Holistic assessments are multidimensional in that they include varied facets of learning from recall of vocabulary to production of new ideas. Holistic assessments unify multiple learning outcomes into an integrated picture of student learning. What good does it do to know that the patient is bleeding without understanding anatomical pressure points? Why do we ask students to sequence the battles of war but not ask what would happen if the battles and their outcomes were altered?
To make assessment more holistic, consider ways you can turn traditional tests into multifaceted assessments: From knowing facts to understanding relationships and from labeling details to questioning evidence. Holistic strategies include well-thought-out projects, structured action research, and production of artifacts, each aligned with grade-level learning intentions. For example, a student may prepare a presentation of types of clouds, compare weather data at different elevations, or analyze research on climate change. When accompanied by self, peer, and teacher assessment, using rubrics along with more traditional measures, a full picture of the outcomes of learning becomes evident.
Stronger links between learning intentions and learning actions
Clearer insights into student learning
Better guidance on modifications and interventions
Integration of assessment within teaching and learning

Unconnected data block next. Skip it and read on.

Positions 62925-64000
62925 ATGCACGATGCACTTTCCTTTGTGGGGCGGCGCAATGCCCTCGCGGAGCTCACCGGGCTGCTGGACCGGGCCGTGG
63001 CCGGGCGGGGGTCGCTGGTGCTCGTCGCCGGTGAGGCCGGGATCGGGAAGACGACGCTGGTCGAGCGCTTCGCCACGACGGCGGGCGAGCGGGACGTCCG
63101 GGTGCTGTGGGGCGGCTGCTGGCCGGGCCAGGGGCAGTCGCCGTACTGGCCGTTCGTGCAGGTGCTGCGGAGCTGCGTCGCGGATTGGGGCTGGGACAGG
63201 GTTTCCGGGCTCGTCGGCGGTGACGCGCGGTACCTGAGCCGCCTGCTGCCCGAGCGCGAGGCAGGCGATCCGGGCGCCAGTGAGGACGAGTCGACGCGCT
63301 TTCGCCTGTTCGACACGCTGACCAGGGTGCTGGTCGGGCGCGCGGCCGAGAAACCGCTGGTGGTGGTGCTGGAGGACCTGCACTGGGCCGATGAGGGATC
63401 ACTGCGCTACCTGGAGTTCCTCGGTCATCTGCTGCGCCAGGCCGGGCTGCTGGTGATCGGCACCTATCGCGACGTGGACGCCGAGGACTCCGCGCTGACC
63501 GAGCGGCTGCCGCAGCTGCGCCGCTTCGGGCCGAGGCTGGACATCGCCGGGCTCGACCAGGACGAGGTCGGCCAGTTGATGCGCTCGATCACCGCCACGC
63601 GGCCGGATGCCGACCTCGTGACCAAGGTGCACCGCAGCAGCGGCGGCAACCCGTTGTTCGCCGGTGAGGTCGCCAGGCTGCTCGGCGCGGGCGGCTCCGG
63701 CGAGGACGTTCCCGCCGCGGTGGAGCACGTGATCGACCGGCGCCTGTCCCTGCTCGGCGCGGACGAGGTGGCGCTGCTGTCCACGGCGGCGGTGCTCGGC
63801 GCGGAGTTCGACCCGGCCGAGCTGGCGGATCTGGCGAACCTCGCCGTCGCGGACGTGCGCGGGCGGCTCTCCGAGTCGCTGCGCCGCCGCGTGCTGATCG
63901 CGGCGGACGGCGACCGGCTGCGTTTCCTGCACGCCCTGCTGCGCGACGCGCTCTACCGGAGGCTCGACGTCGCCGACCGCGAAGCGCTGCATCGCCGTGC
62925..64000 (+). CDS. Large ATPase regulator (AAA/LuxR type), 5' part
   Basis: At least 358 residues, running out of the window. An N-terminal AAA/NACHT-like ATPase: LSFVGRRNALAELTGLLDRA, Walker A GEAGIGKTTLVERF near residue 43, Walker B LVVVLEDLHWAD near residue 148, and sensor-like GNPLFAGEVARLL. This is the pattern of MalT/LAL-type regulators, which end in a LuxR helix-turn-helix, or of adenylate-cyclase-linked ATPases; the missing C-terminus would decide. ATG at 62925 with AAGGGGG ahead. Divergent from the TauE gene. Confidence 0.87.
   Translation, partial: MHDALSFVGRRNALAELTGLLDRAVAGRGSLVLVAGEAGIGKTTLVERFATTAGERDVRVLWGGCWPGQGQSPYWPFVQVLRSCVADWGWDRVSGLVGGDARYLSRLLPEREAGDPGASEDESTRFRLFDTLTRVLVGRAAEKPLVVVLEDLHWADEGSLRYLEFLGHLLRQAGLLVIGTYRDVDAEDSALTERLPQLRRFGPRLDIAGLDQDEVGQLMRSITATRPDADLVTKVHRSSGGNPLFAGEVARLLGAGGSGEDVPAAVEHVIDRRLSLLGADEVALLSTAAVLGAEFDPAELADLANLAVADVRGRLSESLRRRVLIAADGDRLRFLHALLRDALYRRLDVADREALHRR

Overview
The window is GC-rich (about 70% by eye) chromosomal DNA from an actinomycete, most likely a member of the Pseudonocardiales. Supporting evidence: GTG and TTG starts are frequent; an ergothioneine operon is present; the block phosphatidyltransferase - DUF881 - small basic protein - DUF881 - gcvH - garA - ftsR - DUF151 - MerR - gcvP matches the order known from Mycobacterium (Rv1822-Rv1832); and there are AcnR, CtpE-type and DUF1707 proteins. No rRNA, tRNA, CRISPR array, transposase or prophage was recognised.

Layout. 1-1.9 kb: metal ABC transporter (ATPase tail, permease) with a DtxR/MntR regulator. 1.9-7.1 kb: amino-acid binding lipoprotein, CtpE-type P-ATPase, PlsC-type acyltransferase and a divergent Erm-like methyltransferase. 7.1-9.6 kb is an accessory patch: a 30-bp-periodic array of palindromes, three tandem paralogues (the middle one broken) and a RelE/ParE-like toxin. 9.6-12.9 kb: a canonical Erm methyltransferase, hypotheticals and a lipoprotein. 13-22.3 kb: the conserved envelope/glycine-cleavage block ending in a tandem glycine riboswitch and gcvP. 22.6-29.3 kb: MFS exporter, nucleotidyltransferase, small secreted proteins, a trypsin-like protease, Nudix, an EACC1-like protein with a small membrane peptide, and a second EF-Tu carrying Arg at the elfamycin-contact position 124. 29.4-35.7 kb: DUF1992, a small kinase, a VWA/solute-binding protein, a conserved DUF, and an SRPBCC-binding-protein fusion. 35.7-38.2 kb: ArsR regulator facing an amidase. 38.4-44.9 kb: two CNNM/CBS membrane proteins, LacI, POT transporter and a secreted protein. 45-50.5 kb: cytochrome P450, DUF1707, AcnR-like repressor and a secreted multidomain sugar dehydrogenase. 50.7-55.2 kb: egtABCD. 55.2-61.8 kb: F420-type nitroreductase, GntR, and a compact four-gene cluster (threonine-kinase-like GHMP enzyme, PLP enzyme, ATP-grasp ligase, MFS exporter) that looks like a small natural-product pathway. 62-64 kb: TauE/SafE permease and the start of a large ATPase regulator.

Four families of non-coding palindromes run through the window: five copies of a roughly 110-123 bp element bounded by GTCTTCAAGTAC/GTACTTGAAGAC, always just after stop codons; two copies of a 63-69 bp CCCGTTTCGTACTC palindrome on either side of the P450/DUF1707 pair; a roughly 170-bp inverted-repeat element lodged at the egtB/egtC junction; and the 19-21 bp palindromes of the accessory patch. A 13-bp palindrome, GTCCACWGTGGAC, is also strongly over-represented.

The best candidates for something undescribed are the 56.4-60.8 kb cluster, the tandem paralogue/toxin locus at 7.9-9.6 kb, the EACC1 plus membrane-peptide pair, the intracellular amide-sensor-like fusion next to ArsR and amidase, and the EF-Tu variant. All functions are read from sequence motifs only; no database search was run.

increased student ownership and engagement in learning and assessment
*Holistic and Wholistic both mean that the parts of something are interconnected and interdependent. They may be used interchangeably with medicine typically referring to treatment of the whole person and philosophy referring to a composite holistic belief system. One source adds to the confusion by saying that although the words have distinct meanings, they have similar definitions. Go Figure
**Atomic Assessment deconstructs standards into separate and distinct elements, then measures each of the elements. For example, in a unit on atoms student may show knowledge and understanding by defining electrons and explaining Dalton’s atomic theory, but go to deeper such as considering the pros and cons of harnessing nuclear energy.
Back at home, after spending time on the road and enjoying the buzz of airports (really, I love them), it’s time to refocus on teaching, learning, and assessing. By far, the most exciting experience was spending several days at Corwin’s Annual Visible Learning Conference. Inspired by the best minds in education, including John Hattie, Peter DeWitt, Doug Fisher and Nancy Frey, here’s a sampling of ideas. Some I am still pondering, other’s I am fully committed to, and a few I’m still absorbing.
“It all comes down to mindset. If teachers think their job is a change agent, they’re more likely to be successful. If they think that their job is to constantly evaluate the impact they’re having on kids, that’s what makes the difference.” John Hattie